HALF MOON BAY, Calif. (KGO) -- California has been hit with one disaster after another in this short new year: first the epic storms, then two mass shootings in less than a week -- one here in Half Moon Bay.
As always, many of us want to find some way to help victims of major disasters as quickly as possible. And as always, fraudsters will take advantage and set up fake websites or fundraising campaigns. The Better Business Bureau says to be careful not to fall for a scam, and to make sure your money gets to those who really need it.
Powerful storms swept the state for weeks, toppling trees, flooding homes, sending houses down hillsides.
The storms finally stopped, but relief was all too brief. A mass shooting killed 11 in Monterey Park. Then, another mass shooting killed seven in Half Moon Bay.
"What next, you know? Everything's getting thrown at us," said John Williams of Half Moon Bay.
"I felt like we were kind of on the other side of the storms and starting to rebuild, and then this happens," said Hannah Huckabee, also of Half Moon Bay.
Fundraisers are springing up for victims of the shootings and the storms. The Better Business Bureau says to be sure you're giving to real victims.
"As humans, our nature is to help wherever we can," said Alma Galvan of the Better Business Bureau. "So unfortunately, there are people that take advantage of the situations in which some of us were facing, and they create fake websites to take donations from for people. They create fake stories."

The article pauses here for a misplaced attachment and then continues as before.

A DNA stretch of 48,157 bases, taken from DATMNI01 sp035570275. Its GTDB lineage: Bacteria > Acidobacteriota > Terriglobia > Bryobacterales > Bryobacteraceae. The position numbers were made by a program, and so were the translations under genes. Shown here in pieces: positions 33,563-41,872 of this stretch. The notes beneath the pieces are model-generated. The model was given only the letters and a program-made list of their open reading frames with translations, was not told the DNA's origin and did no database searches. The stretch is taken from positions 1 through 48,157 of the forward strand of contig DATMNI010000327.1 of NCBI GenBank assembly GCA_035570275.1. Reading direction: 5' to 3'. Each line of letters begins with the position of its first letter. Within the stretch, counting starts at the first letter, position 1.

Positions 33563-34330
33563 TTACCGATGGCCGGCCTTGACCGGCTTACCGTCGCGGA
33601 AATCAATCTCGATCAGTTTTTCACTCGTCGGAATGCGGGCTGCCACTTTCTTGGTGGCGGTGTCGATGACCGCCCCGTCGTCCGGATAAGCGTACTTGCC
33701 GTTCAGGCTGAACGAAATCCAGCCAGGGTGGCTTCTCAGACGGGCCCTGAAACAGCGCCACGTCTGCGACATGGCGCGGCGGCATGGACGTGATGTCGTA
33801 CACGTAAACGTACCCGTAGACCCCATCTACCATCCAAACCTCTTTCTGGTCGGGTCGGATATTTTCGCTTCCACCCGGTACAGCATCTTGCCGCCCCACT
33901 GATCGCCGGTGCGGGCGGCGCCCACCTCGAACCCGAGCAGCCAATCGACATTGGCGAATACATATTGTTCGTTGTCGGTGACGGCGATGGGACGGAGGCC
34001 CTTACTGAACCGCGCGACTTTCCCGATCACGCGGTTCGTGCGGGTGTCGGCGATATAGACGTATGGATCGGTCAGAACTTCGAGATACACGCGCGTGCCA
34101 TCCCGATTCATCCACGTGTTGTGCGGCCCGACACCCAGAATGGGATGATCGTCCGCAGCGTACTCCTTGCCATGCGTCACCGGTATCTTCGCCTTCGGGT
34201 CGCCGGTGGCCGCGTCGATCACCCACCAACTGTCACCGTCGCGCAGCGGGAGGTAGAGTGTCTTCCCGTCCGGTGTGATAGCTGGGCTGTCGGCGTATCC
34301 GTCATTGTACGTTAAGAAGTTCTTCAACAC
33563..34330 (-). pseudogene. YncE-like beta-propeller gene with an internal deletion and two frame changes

"Make sure that your dollar that you're donating to these charities does actually go to the actual cause. And that, you know, you don't fall victim to the stories that we do here, unfortunately," Galvan said.
Scammers often create fake websites or social media posts claiming they're raising money for victims.
"Make sure that it's actually connected to the cause. A lot of times they either have the cities incorrect, they have the zip codes incorrect, and the images are super distorted," Galvan said. "Those are huge red flags."
Scammers also hack into social media accounts and send direct messages to the group asking for money to help a victim.
"Doesn't take more than a minute to verify that this is actually a situation and a true story that they're posting on social media," said Galvan.
Fake fundraisers may use stolen or stock photos to make stories seem real. A Google search of the photo can show the true source. One image on a fake listing, for example, turns out to be a stock photo used on dozens of sites.
"And if you don't have money to donate, giving your time and giving back to the community is just as I'm sure thankful," said Galvan.
Which is exactly what folks in Half Moon Bay are doing. "I'm actually bringing coffee and breakfast to the families," said Hannah Huckabee.
The BBB also warns that these fake fundraisers not only want your money -- they want your ID and banking information. The BBB provides a list of charities that meet standards for accountability and are raising money for storm victims.
Statement from the Better Business Bureau:
Transparency timing is important.
After funds are raised for a tragedy, it is even more important for organizations to provide an accounting of how funds were spent. Transparent organizations will post this information on their websites so that anyone can find out and not have to wait until financial statements are available sometime in the future.
The following organizations are BBB Accredited Charities (i.e., meet the 20 BBB Standards for Charity Accountability) and currently announce on their websites that they are collecting funds to assist with California storm relief efforts. Additional BBB Accredited Charities will be added as we learn about flood assistance efforts.
For more information and to look up other Accredited Charities please visit give.org.
Take a look at more stories and videos by Michael Finney and 7 On Your Side.
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